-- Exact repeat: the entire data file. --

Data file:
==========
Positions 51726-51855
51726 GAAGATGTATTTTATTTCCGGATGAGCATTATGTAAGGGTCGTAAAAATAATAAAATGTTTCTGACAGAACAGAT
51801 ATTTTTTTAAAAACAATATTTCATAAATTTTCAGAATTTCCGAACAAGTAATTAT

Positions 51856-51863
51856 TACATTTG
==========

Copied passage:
Positions 51726-51855
51726 GAAGATGTATTTTATTTCCGGATGAGCATTATGTAAGGGTCGTAAAAATAATAAAATGTTTCTGACAGAACAGAT
51801 ATTTTTTTAAAAACAATATTTCATAAATTTTCAGAATTTCCGAACAAGTAATTAT

Positions 51856-51863
51856 TACATTTG